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Denial over Lance Lundsten’s death

Timothy Kincaid

January 25th, 2011

Suicide can devastate a family, especially when the one who takes their life is a youth with great potential. Some of those left behind wonder what they could have done differently, what they contributed.

But it is not unusual for other family members to find peace by adopting a position of denial and looking for any other possible explanation, a scenario in which they can be absolved of their self-imposed guilt. This might be by finding another culprit to blame (“her bad-influence friends”) or by simply pretending that the suicide never happened (“that was an accidental overdose”).

So I did not find it surprising that Lance Lundsten’s father had declared that Lundsten had not ended his own life but rather had died due a coronary edema brought on by an enlarged heart. According to the coroner this was simply not true, but undoubtedly the discovery of this incidental medical condition allowed Lance’s father to concoct an alternate reality in which there was no blame or shame or regret.

But denial is not healthy, and there are times when it is appropriate to ask oneself, “Did I contribute to this, should I change?” And in the story of Lance Lundsten, I am finding more than a few, family and community alike, who are unwilling – or afraid – to look at themselves too closely to see what part they might have played in Lance’s death.

The coroner’s toxicology reports are not in and at this point we simply do not know the cause of Lance’s death. And even if suicide is determined to be the cause, it is not possible to identify which specific pressures were felt the greatest or what incidents contributed most to his state of mind. But we can readily identify some facts of Lance’s life that would be troublesome to most teens.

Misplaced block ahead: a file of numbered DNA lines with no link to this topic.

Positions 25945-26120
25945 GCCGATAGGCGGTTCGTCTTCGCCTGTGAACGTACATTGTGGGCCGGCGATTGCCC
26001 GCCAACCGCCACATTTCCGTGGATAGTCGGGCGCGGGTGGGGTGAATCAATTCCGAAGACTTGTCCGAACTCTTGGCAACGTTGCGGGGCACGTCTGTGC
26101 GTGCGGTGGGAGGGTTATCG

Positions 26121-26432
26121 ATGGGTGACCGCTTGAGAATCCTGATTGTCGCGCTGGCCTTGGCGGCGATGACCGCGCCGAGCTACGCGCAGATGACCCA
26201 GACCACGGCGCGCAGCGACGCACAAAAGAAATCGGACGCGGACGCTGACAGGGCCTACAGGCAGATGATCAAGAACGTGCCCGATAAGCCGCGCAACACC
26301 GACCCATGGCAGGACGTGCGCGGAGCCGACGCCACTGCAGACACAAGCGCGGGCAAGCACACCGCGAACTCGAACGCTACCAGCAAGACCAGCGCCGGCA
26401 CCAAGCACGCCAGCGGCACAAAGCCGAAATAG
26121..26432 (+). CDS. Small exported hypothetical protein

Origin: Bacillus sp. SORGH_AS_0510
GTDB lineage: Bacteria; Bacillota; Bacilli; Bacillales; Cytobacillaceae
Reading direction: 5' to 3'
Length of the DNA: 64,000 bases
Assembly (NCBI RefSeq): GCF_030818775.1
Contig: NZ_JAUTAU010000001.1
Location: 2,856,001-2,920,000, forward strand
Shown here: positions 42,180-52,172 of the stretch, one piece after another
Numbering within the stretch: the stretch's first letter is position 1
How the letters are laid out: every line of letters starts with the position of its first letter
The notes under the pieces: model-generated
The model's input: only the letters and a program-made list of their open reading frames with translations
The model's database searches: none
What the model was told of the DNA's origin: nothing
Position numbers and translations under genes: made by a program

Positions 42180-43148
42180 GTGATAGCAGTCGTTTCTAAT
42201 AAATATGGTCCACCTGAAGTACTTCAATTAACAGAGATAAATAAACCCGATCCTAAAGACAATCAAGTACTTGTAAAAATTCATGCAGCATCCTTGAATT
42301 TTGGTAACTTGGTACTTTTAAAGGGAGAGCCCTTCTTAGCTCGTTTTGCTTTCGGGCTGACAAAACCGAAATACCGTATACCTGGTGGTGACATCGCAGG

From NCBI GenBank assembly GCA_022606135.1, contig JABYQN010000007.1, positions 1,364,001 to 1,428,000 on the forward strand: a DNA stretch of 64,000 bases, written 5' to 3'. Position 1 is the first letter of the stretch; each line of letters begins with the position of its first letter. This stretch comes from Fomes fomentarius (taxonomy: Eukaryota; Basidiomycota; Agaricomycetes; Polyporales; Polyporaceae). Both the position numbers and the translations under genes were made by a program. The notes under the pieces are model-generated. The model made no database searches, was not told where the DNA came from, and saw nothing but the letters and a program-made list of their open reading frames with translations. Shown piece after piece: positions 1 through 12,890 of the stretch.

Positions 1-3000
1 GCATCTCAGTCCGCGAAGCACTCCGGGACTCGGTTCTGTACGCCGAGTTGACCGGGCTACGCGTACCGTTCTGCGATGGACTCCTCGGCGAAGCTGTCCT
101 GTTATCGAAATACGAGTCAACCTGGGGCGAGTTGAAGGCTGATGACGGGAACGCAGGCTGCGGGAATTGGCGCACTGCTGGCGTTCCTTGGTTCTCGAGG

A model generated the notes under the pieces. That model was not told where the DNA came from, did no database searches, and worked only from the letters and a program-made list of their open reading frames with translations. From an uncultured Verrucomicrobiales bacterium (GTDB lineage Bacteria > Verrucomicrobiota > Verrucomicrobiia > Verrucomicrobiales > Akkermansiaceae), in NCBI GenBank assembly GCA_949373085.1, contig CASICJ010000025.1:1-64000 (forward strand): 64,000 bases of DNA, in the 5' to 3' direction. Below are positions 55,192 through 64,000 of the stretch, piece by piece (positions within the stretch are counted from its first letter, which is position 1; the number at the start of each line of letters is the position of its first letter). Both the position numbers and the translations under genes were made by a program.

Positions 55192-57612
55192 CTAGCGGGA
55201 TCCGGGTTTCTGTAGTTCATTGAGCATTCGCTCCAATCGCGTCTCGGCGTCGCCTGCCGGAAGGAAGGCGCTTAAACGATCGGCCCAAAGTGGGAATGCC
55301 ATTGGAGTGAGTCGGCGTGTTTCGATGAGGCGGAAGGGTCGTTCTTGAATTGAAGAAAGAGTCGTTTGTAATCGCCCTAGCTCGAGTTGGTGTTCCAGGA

Lance’s family life was not without complication. Although his father has asserted his role as family spokesman, Lance actually lived with his grandparents and comments he made on his Facebook page suggest that his relationship with his parents was strained. Further, this tension appears to be due, at least in part, to religious differences, likely due to his sexual orientation.

We also know that the administration at Jefferson High School is not supportive of gay students. The school policies do not ban anti-gay discrimination or harassment, and fellow gay student Caleb Shafer reports that the school would not protect him from bullies. It is telling that District 206 Superintendent Terry Quist released a statement about Lance’s death that went out of its way to avoid any mention of Lundsten’s sexual orientation or bullying of any kind and suggested that the “respectful” way to “honor Lance’s memory” would be to ignore all of the concerns his friends have raised.

But the denial and refusal to consider Lance as who he was, rather than the person they wish he was, extends beyond his parents and his school. The community in Alexandria seems determined not to address whether their gay kids are being tormented and refuse to see Lance’s death as a means of introducing that discussion.